At this point in the story, Elizabeth Short’s body has been discovered in Leimert Park, and it has been taken to the morgue and identified. However Elizabeth Short has virtually disappeared as Wolfe bogs down in an explanation of competition between the Los Angeles newspapers in the 1940s.
Good grief. It’s hard to believe anybody could make such a major error and state it with utter confidence:
“However, many Angelenos were aware that the identification story had already appeared in the Examiner on the previous day, and Richardson had his revenge by running an interview with FBI Bureau Chief J. Edgar Hoover the following day, congratulating the Examiner for assisting the FBI in the “spectacular identification achieved under extraordinary circumstance.”
The Los Angeles Examiner, Jan. 17:
GIRL TORTURE VICTIM
IDENTIFIED BY EXAMINER, FBI
Los Angeles Times, Jan. 17:
Sex Fiend Slaying Victim Identified
by Fingerprint Records of FBI
Does Wolfe give any citation for this incredible error or did he make it on his own?
Not in the end notes. He did it on his own. I really wonder if the man is capable of reading what is put in front of him.
And while we’re on the subject, one thing that’s revealed in Elizabeth Short’s FBI files (don’t buy them for $23 on ebay; they’re free from the FBI’s website) is the bureau’s sophistication in dealing with the news media.
Hm. This looks worse than I thought.
Now here is what’s in the Examiner, Jan. 17, 1947:
“Praising the Examiner’s enterprise and the clarity of the INP [International News Photo] Soundphotos, the FBI said it considered the identification ‘an outstanding achievement.’ ”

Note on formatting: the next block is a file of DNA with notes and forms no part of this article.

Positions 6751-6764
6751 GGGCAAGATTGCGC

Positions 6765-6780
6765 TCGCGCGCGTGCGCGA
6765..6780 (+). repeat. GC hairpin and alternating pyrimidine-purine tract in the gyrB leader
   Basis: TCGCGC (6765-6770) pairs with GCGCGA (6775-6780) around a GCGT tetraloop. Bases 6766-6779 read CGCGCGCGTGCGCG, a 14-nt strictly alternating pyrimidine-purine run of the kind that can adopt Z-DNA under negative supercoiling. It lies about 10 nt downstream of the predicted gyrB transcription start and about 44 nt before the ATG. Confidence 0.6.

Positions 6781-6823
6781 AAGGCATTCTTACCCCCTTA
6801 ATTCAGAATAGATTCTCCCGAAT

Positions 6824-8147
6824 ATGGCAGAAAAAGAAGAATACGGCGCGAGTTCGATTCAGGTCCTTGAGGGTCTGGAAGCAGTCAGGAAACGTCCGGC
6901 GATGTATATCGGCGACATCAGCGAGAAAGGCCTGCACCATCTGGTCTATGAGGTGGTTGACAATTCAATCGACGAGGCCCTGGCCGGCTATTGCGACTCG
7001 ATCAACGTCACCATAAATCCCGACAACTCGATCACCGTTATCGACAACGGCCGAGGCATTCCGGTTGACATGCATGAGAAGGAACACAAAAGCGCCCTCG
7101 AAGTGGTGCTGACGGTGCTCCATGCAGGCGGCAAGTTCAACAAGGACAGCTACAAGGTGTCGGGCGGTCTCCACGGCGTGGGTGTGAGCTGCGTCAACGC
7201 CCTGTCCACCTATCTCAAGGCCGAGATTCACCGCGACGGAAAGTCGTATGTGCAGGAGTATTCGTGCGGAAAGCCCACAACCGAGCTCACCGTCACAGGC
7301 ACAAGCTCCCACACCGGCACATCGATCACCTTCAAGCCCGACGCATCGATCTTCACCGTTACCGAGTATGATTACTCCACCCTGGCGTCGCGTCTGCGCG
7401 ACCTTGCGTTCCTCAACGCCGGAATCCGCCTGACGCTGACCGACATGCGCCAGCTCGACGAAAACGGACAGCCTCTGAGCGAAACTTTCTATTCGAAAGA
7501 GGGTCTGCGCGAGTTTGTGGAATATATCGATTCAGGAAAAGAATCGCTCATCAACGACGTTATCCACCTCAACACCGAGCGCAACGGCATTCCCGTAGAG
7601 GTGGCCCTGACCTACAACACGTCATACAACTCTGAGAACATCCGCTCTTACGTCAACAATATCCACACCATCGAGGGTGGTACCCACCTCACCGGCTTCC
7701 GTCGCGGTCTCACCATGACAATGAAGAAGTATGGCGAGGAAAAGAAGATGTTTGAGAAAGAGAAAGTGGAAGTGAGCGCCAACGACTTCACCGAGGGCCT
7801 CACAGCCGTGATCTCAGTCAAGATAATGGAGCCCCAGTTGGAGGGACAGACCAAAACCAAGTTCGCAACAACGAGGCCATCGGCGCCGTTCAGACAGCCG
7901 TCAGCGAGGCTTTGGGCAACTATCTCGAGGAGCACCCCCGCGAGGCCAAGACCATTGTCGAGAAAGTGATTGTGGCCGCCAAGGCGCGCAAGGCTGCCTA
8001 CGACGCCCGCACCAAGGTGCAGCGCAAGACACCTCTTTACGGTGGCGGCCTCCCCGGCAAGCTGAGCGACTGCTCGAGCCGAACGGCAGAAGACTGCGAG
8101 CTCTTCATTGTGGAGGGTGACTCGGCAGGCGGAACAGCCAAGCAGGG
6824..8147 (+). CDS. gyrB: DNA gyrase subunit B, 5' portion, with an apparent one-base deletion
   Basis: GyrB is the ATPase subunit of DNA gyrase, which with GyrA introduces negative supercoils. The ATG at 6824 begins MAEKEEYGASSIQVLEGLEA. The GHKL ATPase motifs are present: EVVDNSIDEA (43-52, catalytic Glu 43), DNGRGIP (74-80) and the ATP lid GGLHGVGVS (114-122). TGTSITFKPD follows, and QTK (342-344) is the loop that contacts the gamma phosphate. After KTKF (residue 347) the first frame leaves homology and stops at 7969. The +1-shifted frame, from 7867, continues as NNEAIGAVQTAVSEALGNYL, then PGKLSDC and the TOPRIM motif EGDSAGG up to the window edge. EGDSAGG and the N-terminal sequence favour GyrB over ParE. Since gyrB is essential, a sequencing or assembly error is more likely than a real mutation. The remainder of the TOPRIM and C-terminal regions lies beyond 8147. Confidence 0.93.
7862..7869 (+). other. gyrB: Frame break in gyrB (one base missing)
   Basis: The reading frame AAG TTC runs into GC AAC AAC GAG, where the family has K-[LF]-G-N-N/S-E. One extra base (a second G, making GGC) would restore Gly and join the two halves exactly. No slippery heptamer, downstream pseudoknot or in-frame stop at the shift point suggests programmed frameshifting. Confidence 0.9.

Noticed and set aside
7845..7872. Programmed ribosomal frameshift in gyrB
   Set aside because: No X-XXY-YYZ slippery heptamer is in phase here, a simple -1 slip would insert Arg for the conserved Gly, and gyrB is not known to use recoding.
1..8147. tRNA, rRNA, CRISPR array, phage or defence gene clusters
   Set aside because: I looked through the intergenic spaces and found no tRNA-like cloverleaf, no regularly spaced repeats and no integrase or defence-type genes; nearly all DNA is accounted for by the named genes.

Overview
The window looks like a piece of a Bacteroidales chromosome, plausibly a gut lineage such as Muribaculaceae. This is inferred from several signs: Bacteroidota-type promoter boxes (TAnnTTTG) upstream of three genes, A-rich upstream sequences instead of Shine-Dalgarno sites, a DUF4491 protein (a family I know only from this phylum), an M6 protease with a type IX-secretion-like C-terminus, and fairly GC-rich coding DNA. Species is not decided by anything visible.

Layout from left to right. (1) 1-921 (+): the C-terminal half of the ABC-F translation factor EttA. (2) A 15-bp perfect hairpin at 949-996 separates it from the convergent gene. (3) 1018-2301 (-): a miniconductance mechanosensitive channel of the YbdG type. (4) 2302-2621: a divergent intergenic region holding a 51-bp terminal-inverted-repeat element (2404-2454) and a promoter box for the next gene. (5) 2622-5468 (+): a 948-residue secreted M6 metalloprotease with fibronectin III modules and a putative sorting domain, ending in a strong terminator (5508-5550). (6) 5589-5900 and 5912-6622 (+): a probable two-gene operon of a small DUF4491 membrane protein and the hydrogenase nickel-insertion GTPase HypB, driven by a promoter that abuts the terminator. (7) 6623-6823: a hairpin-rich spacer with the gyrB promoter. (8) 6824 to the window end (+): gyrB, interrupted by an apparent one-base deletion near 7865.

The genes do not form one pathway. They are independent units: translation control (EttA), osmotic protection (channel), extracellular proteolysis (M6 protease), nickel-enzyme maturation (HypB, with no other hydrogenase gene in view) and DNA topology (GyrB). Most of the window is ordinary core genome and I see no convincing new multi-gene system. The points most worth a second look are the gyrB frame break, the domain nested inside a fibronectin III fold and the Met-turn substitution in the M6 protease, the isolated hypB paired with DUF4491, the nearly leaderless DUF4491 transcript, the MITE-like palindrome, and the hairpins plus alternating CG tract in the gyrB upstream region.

But Elizabeth Short’s FBI file, (uncatalogued, but probably part of document 62-82627-39) includes a tear sheet of the Examiner’s story by Ray Richards, Jan. 17, 1947, that indeed quotes Hoover:
“The action of the Los Angeles Examiner in transmitting to the FBI the fingerprints of the unidentified murder victim was an excellent illustration of cooperation of the press with law enforcement.
“It is such cooperation that aids law enforcement in curbing the increase in crime.”
The article concludes: “In the FBI’s Washington records the case was [illegible] as a ‘spectacular identification’ meaning one [made] under extraordinary circumstances.’ ”
Note: That quote isn’t attributed to Hoover. Now what’s really curious is why this story ran somewhere in the Hearst empire, (we know that because we have the tear sheet) but not in the final, microfilmed edition of the Los Angeles Examiner. How incredibly odd.
Let’s press ahead. Wolfe’s talking about Aggie Underwood. The big thing in the Dahlia case is that as told in her autobiography “Newspaperwoman,” Underwood was pulled off reporting partway through the coverage to work on the city desk and then put back on the story. Let’s see of Wolfe mentions that.
Aha, the Black Dahlia nickname. It’s about time. Wolfe gets Aggie’s version from “Newspaperwoman,” (she said she got it from homicide Detective Ray Giese), but misses Jack Smith learning the name from the drugstore in Long Beach and even worse says Underwood sent Bevo Means down to Long Beach to investigate. She was a fellow reporter at that point and wouldn’t have been sending Means anywhere.
For the record, Underwood, Means and Smith got the nickname and both afternoon papers, the Herald Express and the Daily News, used it Jan. 17, 1947.
The important thing, missing in “Mogul,” is that the Herald had come up with its own nickname, “the Werewolf Murder,” and continued favoring “Werewolf” over “the Black Dahlia,” although it used both.
End of the chapter, time for my walk.
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